We need to build a more unified province wide Cleantech BC association that unifies traditional energy, renewables, materials, efficiency, and water all into one cohesive strategic plan.

We need to survey our assets in the universities and our companies, scan the market for current and latent need and then really support those clusters where we can excel and build networks of inter-related and successful companies.

As a province, we need to realize we are competing globally, not within Canada.

As a province, we need to redefine “cleantech” to include all of our “maintech” – the stuff that will move the needle. That will require vision expansion and coaching. This means expanding our idea of “cleantech” from renewables to greening of the entire supply chain and all materials and energy usage.

We need to continue to push these changes bottom up because waiting for national governments (Canada, US, or otherwise) will take too long and be too ineffective. The only exception to that is major cap and trade policy and other regulation which mostly needs to happen federally. But even without it, cities and regions can adopt their own and enforce them locally as they’re doing now. It’s less effective but it’s a step until the national dithering is resolved.

The province must address issues of forest, agricultural land, fisheries and water restructuring in order to once again focus on maximizing sustainable, regenerative yields. One area I’m significantly concerned about here is water rights. It appears that we are selling off our water rights to foreign interests and that needs to be reversed. Peak water is right behind peak oil as a critical issue.

My final summary?

We have a lack of national leadership on the major environmental challenges ahead of us as evidenced by Canada’s embarrassing performance at Copenhagen, but that is countered by highly motivated provincial, regional, and municipal leaders. And we have a province filled with excellent cleantech companies, entrepreneurs, and teams that are highly capital efficient.

So, while my survey of the sector has tempered me with its long, difficult, unpredictable company builds and exits, the people working on those companies have excited me with their passion, vitality and energy for finding and creating solutions to our big challenges. That passion and energy is one of the key reasons I have decided not to return to the US and to instead, stay here and work to build BC’s local technology sector. We have a lot of work ahead of us. Let’s get to it.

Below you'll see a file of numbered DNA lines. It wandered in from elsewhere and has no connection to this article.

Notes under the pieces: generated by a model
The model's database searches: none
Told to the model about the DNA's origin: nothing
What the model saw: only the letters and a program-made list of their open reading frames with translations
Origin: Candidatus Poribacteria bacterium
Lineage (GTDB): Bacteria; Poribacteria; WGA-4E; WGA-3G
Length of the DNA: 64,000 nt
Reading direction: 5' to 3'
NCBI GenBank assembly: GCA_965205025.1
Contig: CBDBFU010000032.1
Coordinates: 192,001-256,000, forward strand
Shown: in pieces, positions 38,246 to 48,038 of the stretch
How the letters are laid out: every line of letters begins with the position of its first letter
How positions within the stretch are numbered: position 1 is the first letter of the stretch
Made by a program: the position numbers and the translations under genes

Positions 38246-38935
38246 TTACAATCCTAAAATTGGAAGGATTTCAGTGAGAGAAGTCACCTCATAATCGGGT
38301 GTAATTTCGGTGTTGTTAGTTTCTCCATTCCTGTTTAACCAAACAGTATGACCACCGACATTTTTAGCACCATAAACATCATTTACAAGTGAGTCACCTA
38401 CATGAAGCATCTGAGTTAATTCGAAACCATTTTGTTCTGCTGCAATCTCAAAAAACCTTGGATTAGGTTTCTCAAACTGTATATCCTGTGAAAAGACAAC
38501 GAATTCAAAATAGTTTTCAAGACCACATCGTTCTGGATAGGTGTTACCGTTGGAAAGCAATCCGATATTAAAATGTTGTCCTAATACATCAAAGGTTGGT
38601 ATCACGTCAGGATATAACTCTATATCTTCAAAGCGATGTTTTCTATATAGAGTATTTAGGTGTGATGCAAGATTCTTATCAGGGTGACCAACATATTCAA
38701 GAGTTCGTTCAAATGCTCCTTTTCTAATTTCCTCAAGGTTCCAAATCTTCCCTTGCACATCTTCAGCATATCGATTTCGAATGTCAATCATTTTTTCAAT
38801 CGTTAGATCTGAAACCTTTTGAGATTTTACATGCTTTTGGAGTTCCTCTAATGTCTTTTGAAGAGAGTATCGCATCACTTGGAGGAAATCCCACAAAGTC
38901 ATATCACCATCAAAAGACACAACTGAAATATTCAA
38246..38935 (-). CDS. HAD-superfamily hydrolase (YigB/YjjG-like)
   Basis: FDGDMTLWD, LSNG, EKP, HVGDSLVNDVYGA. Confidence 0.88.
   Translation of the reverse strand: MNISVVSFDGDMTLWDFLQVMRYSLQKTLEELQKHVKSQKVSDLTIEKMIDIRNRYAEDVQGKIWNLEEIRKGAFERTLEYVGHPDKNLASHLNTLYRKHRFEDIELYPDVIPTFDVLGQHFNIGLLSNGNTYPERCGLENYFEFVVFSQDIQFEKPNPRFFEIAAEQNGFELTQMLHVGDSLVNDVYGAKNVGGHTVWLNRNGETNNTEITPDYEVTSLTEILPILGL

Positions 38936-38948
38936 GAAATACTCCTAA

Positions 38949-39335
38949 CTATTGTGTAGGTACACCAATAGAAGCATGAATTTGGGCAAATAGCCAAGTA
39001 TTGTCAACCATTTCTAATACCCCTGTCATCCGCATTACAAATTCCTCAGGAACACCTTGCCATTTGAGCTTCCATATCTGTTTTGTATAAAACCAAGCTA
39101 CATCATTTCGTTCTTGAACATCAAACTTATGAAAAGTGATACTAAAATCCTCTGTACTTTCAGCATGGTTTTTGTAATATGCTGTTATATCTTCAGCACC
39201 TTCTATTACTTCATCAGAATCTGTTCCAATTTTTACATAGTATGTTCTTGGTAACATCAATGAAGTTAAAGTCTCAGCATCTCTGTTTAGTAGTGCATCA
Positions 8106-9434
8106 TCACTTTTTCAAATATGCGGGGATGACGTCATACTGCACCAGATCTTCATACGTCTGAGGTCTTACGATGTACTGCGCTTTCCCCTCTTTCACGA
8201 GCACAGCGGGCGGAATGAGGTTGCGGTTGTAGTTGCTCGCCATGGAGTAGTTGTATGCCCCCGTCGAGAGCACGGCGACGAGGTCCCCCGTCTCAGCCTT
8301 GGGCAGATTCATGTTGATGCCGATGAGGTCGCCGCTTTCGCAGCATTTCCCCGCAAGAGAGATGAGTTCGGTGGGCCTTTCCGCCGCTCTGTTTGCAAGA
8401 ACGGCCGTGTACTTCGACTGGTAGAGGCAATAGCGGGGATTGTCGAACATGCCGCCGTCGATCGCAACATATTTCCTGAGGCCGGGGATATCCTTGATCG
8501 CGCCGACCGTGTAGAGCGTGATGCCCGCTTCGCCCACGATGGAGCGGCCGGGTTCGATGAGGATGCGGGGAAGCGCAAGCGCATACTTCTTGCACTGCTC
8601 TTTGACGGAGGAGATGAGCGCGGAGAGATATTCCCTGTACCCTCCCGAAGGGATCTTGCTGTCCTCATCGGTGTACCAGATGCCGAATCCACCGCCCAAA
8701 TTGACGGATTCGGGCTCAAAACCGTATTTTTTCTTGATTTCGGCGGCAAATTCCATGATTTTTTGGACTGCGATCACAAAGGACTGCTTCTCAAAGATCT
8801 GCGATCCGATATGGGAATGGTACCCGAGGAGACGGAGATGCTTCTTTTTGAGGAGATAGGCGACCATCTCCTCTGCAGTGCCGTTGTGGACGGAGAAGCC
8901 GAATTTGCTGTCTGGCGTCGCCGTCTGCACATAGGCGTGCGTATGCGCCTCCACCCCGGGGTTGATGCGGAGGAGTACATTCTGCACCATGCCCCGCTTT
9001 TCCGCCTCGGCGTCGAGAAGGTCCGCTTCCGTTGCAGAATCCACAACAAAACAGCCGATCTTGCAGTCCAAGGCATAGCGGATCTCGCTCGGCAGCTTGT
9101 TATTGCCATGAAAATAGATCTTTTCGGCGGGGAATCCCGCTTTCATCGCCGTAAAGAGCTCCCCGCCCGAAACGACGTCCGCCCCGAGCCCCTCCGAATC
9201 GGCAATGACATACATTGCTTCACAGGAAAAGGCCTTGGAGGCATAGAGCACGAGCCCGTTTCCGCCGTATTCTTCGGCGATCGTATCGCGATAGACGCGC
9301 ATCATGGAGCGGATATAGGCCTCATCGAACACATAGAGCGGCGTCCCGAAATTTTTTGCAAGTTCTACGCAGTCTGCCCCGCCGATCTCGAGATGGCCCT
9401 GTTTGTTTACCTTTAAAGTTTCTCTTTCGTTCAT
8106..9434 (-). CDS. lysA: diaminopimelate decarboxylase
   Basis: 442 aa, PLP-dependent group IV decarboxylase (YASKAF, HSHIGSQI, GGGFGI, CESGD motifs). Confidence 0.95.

(2) Comments

  1. I don’t think you’ve really read or understood Joseph Tainter’s work at all if you believe that our complex (global) society can overcome the collapse curve. It’s inevitable, and increased tech and R&D will only stave it off temporarily (because there are declining marginal returns on investments in complexity). Unless we somehow find another planet to invade and exploit.

    “We need to…” “We need to…” All you’re suggesting is an increase in social complexity. This is unsustainable in the long run.

    • Troy

      Hi Dan, thanks for the comment. Admittedly by Tainter’s model, adding more complexity (systems, organizations, etc.) leads to the marginal return you mention. My point is that in no other time in history up until now, have we had this opportunity to exploit this level of technological innovation that is on such a rapidly accelerating curve. We are the first to be both blessed and challenged by the rate at which it’s accelerating. Whether that gets used to increase productivity and decrease resource usage per capita is really the key question. Or will we just amuse ourselves to death, increase overall complexity and then fall down the step-function staircase into decline? Not sure. But following Tainter’s model says that innovation leading to increased productivity is the only way out. And Diamond’s model posits that there are ways to get past some of our most intransigent problems like the tragedy of the commons issues and dealing with irrational and rational actors. Regardless, I think it’s important not to be nihilistic and throw our hands in the air but to work on the issue. So my question to you would be…okay, so what is your response?

      innovation that increases productivity is – in the long run – the only way out of the dismal science dilemma of declining marginal returns on added investments in complexity.